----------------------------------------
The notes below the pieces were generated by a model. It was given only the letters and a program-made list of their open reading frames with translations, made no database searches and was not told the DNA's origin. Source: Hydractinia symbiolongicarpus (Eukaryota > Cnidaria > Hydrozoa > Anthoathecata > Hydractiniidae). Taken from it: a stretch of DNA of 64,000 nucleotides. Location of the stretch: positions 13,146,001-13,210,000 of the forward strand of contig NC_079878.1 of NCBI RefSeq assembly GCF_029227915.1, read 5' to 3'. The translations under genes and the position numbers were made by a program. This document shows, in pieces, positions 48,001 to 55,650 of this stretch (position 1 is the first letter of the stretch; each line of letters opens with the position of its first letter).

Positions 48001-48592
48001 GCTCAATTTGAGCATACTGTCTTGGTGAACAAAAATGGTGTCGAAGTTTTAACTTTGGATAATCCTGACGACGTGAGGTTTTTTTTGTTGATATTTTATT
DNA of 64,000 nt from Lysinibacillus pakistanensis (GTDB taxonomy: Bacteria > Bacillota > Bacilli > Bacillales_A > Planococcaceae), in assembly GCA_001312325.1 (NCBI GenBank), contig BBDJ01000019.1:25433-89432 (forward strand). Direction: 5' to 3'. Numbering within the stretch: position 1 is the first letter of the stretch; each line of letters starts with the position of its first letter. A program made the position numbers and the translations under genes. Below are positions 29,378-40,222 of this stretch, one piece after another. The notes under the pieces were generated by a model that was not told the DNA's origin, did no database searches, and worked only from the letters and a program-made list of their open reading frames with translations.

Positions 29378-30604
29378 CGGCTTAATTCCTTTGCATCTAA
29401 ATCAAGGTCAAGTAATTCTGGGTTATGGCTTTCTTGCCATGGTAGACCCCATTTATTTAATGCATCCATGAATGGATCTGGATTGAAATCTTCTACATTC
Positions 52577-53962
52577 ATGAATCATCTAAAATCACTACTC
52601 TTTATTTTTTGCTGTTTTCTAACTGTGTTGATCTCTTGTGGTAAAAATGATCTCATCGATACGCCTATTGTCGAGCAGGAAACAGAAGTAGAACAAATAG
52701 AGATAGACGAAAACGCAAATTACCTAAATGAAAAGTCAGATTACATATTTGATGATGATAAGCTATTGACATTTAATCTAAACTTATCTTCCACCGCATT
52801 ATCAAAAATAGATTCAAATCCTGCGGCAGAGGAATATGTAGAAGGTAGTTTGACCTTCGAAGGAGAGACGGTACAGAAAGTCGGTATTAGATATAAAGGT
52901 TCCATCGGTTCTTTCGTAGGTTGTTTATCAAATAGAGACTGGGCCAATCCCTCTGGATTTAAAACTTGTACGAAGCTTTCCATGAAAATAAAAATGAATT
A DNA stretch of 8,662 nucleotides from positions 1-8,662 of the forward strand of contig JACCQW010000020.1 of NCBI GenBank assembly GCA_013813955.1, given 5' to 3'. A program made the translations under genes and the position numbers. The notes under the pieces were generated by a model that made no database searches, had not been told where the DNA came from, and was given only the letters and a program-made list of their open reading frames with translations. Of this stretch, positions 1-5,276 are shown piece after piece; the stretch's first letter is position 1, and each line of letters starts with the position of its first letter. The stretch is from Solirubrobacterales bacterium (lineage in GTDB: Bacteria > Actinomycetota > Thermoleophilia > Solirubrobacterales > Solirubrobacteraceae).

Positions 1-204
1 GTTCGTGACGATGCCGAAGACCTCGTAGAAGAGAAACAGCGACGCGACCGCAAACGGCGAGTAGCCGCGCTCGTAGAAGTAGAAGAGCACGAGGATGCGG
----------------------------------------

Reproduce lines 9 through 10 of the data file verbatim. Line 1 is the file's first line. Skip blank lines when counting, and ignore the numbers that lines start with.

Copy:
52577 ATGAATCATCTAAAATCACTACTC
52601 TTTATTTTTTGCTGTTTTCTAACTGTGTTGATCTCTTGTGGTAAAAATGATCTCATCGATACGCCTATTGTCGAGCAGGAAACAGAAGTAGAACAAATAG